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21 are kidnapped in Nigerian delta

After 3 attacks, nine are released

Oil workers were free again yesterday at Port Harcourt, Nigeria, after gunmen seized them from an offshore oil facility. (dan udoh/associated press)

PORT HARCOURT, Nigeria -- At least 21 workers, most of them foreigners, were kidnapped yesterday in three separate attacks in Nigeria's oil- rich delta region that left a Nigerian soldier dead, officials and witnesses said. Eight foreigners and a Nigerian driver were later freed.

The main militant group in the region claimed responsibility for one of the attacks, on a ship anchored off Port Harcourt, and later said it had released the eight workers kidnapped there. The group, however, denied it was behind separate raids on a power plant and bar.

The Movement for the Emancipation of the Niger Delta said in an e-mail the hostages were on their way back to Port Harcourt by boat, and a local official confirmed that authorities planned to receive them at the state government headquarters.

Twelve others seized separately in the attacks remained in captivity.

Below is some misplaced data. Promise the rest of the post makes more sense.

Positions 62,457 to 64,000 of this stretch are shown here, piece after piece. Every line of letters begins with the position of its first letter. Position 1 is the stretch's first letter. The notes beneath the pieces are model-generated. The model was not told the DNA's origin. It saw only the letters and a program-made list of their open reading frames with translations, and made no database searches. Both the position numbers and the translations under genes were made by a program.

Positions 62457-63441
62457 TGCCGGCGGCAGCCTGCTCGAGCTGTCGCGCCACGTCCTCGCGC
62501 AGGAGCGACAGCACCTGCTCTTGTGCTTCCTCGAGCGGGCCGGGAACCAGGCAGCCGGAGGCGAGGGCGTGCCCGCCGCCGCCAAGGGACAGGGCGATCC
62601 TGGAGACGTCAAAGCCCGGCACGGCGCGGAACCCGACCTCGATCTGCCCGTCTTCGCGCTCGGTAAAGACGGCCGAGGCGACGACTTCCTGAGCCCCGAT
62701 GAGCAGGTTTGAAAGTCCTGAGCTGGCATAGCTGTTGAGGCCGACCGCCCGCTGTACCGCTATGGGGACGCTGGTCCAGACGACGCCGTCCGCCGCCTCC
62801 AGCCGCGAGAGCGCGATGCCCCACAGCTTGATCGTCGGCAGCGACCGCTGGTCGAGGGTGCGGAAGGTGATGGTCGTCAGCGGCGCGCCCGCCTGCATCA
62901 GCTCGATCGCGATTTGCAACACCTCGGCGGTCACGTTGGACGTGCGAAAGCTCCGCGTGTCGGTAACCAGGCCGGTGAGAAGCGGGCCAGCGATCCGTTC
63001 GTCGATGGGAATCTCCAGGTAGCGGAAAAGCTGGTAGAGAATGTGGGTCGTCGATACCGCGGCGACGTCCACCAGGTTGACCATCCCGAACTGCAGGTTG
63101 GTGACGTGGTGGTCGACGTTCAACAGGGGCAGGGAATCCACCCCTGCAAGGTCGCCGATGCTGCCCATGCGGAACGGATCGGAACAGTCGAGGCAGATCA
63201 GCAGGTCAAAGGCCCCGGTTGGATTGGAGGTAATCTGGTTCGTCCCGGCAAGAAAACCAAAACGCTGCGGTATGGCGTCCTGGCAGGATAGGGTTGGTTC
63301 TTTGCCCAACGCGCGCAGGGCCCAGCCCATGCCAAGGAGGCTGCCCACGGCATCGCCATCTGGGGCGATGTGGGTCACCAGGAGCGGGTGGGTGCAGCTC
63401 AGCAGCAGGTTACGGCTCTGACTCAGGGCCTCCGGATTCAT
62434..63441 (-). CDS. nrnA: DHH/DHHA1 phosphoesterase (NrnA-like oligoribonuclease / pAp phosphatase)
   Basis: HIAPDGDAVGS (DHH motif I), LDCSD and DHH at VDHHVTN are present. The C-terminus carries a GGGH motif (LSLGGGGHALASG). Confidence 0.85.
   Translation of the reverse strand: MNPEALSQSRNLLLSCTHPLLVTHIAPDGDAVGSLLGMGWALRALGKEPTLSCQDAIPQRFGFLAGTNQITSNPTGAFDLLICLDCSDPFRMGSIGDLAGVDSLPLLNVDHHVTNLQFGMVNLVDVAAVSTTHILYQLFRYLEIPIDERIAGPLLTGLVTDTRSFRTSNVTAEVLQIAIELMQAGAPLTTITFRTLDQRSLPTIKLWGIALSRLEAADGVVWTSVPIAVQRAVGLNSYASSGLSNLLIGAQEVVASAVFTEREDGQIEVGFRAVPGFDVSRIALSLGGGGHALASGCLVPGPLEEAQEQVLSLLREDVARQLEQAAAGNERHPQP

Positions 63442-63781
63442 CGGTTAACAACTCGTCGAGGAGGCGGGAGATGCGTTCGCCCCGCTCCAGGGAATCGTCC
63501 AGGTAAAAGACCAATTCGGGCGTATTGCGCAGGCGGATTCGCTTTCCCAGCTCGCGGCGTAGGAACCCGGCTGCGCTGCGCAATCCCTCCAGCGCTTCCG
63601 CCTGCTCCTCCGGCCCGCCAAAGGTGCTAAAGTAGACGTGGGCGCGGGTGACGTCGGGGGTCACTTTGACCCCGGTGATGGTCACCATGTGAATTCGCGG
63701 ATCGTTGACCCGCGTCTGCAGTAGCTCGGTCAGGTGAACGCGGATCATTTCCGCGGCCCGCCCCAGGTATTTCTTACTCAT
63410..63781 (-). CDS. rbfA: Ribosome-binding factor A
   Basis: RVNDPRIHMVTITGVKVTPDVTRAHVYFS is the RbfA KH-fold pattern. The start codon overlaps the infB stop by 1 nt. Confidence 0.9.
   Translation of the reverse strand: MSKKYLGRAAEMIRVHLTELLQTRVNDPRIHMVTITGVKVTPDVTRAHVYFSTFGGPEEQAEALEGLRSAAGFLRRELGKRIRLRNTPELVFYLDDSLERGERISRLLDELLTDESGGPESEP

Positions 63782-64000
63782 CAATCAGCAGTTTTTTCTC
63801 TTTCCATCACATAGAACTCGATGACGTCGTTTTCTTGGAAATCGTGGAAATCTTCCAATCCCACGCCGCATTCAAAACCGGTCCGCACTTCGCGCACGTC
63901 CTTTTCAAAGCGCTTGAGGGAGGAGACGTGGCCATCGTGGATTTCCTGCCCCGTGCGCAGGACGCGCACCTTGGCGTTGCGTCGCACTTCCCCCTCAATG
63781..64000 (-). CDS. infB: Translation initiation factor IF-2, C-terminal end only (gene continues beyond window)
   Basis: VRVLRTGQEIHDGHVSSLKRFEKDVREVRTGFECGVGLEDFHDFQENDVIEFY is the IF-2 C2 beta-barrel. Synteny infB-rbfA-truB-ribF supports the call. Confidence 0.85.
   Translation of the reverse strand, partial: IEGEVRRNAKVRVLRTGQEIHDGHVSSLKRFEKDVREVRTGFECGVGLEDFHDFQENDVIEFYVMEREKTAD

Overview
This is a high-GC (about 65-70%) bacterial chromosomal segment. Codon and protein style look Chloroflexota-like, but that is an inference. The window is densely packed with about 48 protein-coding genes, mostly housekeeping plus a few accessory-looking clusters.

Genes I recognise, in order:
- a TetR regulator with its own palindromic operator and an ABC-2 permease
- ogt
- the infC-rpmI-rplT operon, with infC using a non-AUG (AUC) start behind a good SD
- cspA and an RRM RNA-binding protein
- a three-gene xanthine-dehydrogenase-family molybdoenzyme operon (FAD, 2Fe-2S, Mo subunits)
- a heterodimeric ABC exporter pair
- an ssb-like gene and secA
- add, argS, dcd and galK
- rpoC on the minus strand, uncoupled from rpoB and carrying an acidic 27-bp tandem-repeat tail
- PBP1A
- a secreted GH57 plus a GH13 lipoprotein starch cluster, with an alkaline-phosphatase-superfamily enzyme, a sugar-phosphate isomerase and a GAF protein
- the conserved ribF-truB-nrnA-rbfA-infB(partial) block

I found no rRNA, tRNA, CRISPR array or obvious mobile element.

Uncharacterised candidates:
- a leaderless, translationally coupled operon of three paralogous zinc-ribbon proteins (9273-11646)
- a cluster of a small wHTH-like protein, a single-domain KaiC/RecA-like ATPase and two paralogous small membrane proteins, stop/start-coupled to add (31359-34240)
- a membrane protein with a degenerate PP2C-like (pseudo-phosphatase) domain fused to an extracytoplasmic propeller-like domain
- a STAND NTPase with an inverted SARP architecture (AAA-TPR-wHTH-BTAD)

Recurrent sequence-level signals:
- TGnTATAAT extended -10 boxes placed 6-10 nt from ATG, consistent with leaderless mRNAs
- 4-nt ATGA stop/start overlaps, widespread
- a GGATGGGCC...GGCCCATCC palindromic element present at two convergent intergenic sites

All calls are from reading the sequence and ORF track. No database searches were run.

Italian oil firm Eni SpA confirmed that hostages were taken from a boat managed by its subsidiary and anchored about 55 miles off the coast of the southern oil hub of Port Harcourt. The company said an Australian, a Briton, two Croats, a Pole, and a Romanian were among those seized.

Elsewhere, eight Filipinos, three South Koreans, and one Nigerian were kidnapped from a South Korean company's power plant construction site, Daewoo Engineering and Construction Co. said in a statement. South Korea's Foreign Ministry said the Nigerian driver was later freed.

Major Sagir Musa, spokesman for a joint security task force in the region, said a Nigerian soldier was killed in the attack on the power station.

In nearby Delta state, a Dutch oil worker was kidnapped from a bar in Warri, a witness said yesterday. Flora Achudumoe, who owns the bar near an oil company compound in the city center, said the man was taken while he was watching a soccer match.

Such seizures are common in Africa's largest oil producer, where militants and criminals use them as leverage against the government, or to extract cash.

The kidnappings bring the total number of foreigners kidnapped in the Niger delta so far this year to 93, surpassing the figure for all last year for the first time. In 2006, more than 80 foreigners were seized in the region.